Autopkgtest - Defining tests for Debian packages

This document describes how autopkgtest interprets and executes tests found in Debian source packages.


The source package provides a test metadata file debian/tests/control. This enumerates the tests and specifies their dependencies and requirements for the testbed. It contains zero or more RFC822-style stanzas, along these lines:

Tests: fred, bill, bongo
Depends: pkg1, pkg2 [amd64] | pkg3 (>= 3)
Restrictions: needs-root, breaks-testbed

This example defines three tests, called fred, bill and bongo. The tests will be performed by executing debian/tests/fred, debian/tests/bill, etc. Each test program should, on success, exit with status 0 and print nothing to stderr; if a test exits nonzero, or prints to stderr, it is considered to have failed.

The cwd of each test is guaranteed to be the root of the source package, which will have been unpacked but not built. However note that the tests must test the installed version of the program. Tests may not modify the source tree (and may not have write access to it).

If the file to be executed has no execute bits set, chmod a+x is applied to it (this means that tests can be added in patches without the need for additional chmod; contrast this with debian/rules).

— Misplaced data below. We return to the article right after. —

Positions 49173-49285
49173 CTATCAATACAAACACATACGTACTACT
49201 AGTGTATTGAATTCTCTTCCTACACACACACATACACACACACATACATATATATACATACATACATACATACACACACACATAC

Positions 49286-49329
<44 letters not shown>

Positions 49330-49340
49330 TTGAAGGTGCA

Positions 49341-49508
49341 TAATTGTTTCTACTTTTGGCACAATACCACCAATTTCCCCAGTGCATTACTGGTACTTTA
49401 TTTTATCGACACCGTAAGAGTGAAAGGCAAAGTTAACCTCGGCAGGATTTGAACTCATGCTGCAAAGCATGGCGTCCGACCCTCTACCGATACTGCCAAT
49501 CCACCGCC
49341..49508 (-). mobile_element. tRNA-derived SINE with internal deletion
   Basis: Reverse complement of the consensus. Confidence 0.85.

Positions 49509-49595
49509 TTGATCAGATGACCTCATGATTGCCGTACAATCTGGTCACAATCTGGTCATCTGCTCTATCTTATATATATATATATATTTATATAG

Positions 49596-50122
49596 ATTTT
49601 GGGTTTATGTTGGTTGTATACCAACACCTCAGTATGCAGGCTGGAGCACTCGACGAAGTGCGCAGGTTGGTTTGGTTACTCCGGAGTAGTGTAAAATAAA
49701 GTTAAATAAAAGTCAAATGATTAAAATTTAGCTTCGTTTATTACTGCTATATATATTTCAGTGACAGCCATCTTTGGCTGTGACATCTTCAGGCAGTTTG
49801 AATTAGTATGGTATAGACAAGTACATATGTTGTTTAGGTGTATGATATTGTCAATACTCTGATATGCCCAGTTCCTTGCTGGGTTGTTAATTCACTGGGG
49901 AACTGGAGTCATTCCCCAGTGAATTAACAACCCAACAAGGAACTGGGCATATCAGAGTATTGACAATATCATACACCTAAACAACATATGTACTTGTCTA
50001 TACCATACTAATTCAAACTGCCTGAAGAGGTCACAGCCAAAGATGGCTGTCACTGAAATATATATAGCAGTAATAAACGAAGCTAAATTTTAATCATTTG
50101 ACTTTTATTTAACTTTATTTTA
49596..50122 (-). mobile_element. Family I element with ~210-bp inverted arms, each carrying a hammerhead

During execution of the test, the environment variable $AUTOPKGTEST_TMP will point to a directory for the execution of this particular test, which starts empty and will be deleted afterwards (so there is no need for the test to clean up files left there).

If tests want to create artifacts which are useful to attach to test results, such as additional log files or screenshots, they can put them into the directory specified by the $AUTOPKGTEST_ARTIFACTS environment variable. When using the --output-dir option, they will be copied into outputdir/artifacts/.